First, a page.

Charlotte Sleigh, Literature and Science, Outlining Literature Series (Basingstoke: Palgrave Macmillan, 2011). 232 pp. £16.99 pb. ISBN: 9780230218178.
Charlotte Sleigh’s book Literature and Science, published in Palgrave Macmillan’s Outlining Literature Series, offers a valuable new take on the history of the mutually responsive relationship between scientific and literary cultures in the last three hundred years. It covers topics and themes as diverse as the birth of late seventeenth-century empiricism and the dissemination of scientific knowledge in the postmodern and contemporary novel. Written as an introductory guide to the study of the interdiscipline literature and science, and aimed predominantly at an undergraduate readership, the book traces in very broad strokes synchronies in the development of both knowledge systems. As Sleigh notes in the preface of the book, the “central claim of this study is that just as new norms for judging claims in science (or natural philosophy) were established, so too were norms in reading, a reciprocal process that has continued to develop throughout the past three hundred years” (x). Throughout the study, prose literature and science are shown to share a lot of conceptual ground, while Sleigh’s attempt to offer a “historicised treatment” of the changes in novelistic form adopted by the literary texts dealing with scientific matters (xi) generates insights that may be of interest too to established scholars working in the field.
To assist students new to the interdisciplinary study of literature and science, the material covered in this book is, for the most part, organised in the usual chronological manner. From the simultaneous development of empiricism as new epistemology and the birth of the novel in the late seventeenth century, readers are guided, by Sleigh’s competent albeit at times schematic and descriptive analysis through key moments in the history of literature and science. As is often the case with introductory guides and survey studies on literature and science, the nineteenth century is given a lot of critical attention. Chapters on “epistolarity and the democratic ideal” and “idealism and the inhuman” as well as on “realism in literature and the laboratory” illustrate the centrality of nineteenth-century intellectual debates and scientific innovations for the study of literature and science’s shared history. The scientific and sociological theories of such important nineteenth-century thinkers as Jeremy Bentham, William Whewell, Claude Bernard and, of course, the indispensable Charles Darwin are productively employed to paint a rich analytical canvas that illustrates Sleigh’s sustaining thesis on the historical co-existence of emerging scientific ideas and developing literary forms. Especially commendable in this section of Sleigh’s survey is the inclusion of non-British literary examples. The analytical focus on British novelists such as Eliot, Wells and Huxley in the chapter on “scientists, moral realism and the new world order” is therefore juxtaposed, in the preceding one, with a discussion of continental writers such as Zola, Ibsen and Goethe.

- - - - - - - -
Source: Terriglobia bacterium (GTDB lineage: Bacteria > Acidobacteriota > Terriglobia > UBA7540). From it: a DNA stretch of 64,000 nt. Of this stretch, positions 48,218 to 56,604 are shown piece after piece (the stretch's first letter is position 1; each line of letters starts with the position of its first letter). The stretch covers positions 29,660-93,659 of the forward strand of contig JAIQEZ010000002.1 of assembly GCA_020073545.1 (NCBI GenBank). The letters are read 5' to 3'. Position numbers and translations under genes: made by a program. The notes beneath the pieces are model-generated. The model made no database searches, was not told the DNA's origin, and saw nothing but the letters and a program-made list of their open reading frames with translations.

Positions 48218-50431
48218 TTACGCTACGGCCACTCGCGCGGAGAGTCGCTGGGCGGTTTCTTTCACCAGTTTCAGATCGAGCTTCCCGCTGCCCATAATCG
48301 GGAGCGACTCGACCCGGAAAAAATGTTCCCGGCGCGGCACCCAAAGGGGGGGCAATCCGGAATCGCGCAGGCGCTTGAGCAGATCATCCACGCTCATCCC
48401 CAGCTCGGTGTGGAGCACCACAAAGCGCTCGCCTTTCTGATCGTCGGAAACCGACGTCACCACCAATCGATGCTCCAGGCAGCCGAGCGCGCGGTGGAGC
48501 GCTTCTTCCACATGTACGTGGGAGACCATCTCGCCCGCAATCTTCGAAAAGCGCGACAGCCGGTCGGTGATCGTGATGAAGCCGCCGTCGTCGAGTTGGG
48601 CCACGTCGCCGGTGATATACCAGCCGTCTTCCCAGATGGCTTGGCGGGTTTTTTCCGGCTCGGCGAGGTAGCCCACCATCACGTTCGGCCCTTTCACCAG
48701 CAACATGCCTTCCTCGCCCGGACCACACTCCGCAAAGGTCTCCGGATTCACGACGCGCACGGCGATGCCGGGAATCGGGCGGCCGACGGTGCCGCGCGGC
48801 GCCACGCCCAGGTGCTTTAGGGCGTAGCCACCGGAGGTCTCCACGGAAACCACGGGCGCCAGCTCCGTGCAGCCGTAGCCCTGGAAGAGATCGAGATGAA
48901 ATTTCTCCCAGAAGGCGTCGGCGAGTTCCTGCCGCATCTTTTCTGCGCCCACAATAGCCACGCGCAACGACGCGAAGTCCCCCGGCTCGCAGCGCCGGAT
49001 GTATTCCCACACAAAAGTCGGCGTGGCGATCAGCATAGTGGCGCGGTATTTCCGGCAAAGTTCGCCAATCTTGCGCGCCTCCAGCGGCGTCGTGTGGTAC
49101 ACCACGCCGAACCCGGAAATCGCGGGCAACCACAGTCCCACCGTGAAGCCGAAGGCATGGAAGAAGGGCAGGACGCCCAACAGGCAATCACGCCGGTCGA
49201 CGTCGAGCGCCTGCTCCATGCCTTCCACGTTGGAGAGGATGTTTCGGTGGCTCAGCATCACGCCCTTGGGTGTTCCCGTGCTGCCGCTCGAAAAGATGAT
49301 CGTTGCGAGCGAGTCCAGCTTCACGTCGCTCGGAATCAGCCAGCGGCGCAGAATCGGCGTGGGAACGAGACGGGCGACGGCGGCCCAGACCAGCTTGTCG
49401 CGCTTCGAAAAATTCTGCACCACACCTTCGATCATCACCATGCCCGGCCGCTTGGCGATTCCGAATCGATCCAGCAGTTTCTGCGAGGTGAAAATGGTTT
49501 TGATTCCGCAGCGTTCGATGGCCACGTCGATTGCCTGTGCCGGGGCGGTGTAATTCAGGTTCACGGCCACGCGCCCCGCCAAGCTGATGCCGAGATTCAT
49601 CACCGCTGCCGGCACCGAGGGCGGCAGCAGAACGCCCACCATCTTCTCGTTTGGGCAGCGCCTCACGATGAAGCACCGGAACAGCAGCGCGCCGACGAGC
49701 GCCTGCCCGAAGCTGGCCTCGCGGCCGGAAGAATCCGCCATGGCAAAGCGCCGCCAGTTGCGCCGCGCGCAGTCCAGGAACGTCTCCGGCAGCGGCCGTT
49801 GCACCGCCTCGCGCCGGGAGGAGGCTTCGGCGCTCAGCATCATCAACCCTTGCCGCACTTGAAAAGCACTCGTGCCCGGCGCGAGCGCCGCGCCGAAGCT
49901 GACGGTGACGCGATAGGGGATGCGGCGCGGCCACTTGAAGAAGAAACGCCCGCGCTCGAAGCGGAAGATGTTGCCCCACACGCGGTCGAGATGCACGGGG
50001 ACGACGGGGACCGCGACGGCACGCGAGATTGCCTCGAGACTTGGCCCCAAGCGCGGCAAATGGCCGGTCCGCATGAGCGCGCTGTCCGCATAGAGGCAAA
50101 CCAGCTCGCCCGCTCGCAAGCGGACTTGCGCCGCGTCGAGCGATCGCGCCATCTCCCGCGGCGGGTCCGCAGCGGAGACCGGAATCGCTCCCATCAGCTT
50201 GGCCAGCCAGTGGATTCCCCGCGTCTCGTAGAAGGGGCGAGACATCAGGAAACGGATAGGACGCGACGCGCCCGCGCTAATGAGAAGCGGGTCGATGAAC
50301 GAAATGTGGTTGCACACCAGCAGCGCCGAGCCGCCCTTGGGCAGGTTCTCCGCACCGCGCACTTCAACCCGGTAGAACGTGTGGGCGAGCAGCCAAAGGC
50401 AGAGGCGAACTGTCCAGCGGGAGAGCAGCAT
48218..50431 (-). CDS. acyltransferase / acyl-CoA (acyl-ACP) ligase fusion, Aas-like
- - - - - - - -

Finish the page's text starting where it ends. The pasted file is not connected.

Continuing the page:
The very useful inclusion of the annotated “further reading” and “further research” sections that conclude each of the chapters in Sleigh’s study will also be of particular interest for future generations of scholars with research interests in the relationship between literature and science. In some cases, I felt that more effort could have been made when suggesting themes for further research. At times, references to literary texts hardly moved beyond hinting towards conventional examples and suggested well-trodden critical avenues—for instance when readers are advised to investigate fin-de-siècle and modernist literature’s prioritising of interiority and its reliance on new psychological theories by studying Stevenson, Poe, Hogg, Kafka or Jack London. Puzzlingly, students are also directed, in the same section, to titles such as Marie Darrieussecq’s Pig Tales, published in 1996, or Will Self’s Great Apes from 1997. Here, it seems, Sleigh is undermining her own otherwise well-developed hypothesis on the mutually responsive relationship between literary forms and scientific innovations particular to a specific historical period. However, these small limitations aside, Literature and Science is still a most welcome addition to the developing canon of critical surveys on the relationship between literature and science. Students will find a lot to learn from this well-organised, accessible and very readable study that was, with good reason, short-listed for the 2010 British Society for Literature and Science book prize. Indeed, in one of the book’s positive endorsements Carol Colatrella, Co-Director of the Center for the Study of Women, Science and Technology at the Georgia Institute of Technology, succinctly states that she will “look forward to including it as a foundational text in my university course.” So will I.
Vike Plock, University of Exeter